Catching Fire is the second in the Hunger Games series by Suzanne Collins. I liked the first book pretty well, so I went right into this one. Unfortunately it’s really not anywhere as good, despite having a lot of potential. I get the feeling that Collins only had two books’ worth of story to tell with these characters in this world, but because she needed a trilogy she set out to fluff up this completely unnecessary middle book.
As you may know, The Hunger Games books are set in the post-apocalyptic world of Panum. The empire’s capital, Capitol, is nestled in the bones of North America and maintains a firm boot on the necks of 12 surrounding districts. Part of this bullying involves sending 24 youths to fight to the death until one is crowned victor of the annual Hunger Games, which are televised to both entertain the citizens of Capitol and rub it in the rest of Panum’s collective face. In the first book, our heroine Katniss Everdene survived the Games, along with her love interest Peeta. But the manner in which they did it required thumbing their noses at the Capitol, which had two unintended consequences that form the plot of Catching Fire. First, the other districts take inspiration from their defiance and start rebellions. Second, the Capitol exacts revenge against Katniss and Peeta by forcing them to fight in another Hunger Games.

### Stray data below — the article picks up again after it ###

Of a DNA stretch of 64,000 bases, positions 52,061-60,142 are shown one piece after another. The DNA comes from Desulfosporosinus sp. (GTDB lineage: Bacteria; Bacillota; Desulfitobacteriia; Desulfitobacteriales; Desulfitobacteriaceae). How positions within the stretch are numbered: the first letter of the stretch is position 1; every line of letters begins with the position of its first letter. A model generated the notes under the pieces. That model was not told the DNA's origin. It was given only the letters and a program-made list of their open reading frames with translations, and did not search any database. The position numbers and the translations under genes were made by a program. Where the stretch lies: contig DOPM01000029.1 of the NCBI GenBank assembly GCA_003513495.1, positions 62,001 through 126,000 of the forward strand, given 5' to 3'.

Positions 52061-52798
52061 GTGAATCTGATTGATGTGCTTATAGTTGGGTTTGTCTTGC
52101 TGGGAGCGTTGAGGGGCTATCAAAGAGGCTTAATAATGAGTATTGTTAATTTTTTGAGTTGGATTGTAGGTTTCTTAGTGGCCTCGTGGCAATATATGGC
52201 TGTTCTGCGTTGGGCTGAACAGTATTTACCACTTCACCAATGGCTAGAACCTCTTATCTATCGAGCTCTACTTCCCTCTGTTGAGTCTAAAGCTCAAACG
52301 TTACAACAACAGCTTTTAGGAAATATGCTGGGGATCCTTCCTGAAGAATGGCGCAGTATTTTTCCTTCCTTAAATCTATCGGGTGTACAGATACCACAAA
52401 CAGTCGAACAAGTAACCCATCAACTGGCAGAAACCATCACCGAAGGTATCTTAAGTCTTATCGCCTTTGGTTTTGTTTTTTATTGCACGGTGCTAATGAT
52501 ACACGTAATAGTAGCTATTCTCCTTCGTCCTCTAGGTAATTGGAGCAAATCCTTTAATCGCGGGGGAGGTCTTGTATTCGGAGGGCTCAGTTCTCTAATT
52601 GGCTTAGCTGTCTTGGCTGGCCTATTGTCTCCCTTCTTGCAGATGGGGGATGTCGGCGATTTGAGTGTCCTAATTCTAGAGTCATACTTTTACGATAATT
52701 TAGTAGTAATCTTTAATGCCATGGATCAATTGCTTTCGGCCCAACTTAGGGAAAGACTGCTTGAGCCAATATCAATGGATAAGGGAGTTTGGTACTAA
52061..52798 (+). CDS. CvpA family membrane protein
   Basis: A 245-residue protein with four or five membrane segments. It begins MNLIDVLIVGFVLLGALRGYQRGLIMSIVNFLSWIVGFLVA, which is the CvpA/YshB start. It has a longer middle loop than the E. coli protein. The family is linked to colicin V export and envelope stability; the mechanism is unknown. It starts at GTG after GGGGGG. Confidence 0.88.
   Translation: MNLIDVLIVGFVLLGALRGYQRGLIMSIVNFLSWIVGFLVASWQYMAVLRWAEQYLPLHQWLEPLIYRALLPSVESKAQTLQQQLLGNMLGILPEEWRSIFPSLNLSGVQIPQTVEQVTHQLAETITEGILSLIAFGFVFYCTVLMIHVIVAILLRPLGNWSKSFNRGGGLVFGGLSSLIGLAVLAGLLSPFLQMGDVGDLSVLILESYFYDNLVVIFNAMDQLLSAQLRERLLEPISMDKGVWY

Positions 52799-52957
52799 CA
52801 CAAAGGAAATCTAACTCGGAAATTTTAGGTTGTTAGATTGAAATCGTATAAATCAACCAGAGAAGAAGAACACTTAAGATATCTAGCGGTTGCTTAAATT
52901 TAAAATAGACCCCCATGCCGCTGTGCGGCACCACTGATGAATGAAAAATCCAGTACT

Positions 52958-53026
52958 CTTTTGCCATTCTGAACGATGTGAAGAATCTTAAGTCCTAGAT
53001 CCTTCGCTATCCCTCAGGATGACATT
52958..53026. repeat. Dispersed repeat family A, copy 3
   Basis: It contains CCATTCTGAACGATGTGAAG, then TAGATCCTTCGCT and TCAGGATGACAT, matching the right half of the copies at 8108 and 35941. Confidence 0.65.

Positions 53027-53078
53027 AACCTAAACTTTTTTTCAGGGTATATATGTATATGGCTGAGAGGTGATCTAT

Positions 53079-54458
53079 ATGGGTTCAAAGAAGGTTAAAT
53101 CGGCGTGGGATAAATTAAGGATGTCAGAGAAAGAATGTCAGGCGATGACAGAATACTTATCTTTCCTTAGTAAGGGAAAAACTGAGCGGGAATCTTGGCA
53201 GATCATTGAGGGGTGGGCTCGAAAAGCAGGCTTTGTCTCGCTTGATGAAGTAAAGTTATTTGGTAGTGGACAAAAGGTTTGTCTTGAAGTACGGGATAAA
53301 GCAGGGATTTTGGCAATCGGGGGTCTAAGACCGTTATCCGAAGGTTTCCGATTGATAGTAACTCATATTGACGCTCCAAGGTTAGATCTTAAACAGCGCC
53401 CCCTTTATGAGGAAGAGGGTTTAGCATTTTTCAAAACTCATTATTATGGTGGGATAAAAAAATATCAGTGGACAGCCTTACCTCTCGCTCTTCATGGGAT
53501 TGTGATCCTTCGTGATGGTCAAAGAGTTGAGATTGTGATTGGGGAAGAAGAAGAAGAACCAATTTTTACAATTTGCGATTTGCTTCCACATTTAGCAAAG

So, yes. We get essentially the same plot as last time: Katniss and Peeta fighting in the Games and fumbling around with their emotions. Collins shows she still knows how to write a page turner, but it’s THE SAME PAGES WE’VE ALREADY TURNED IN THE LAST BOOK. I was really expecting Collins to run with the idea of the unintentional heroine who has to figure out how to lead a rebellion, as she had set up in the end of the last book and in the opening of this one. Instead we get that all delayed until the third book while we’re left to putter around in the arena again in an adventure made more dull by its lack of novelty.
I really do think that Catching Fire could have been excised entirely, with the few important bits (like Katniss’s victory tour and the instigations of rebellion) put into the beginning of the next book. It would have been much better than what we got.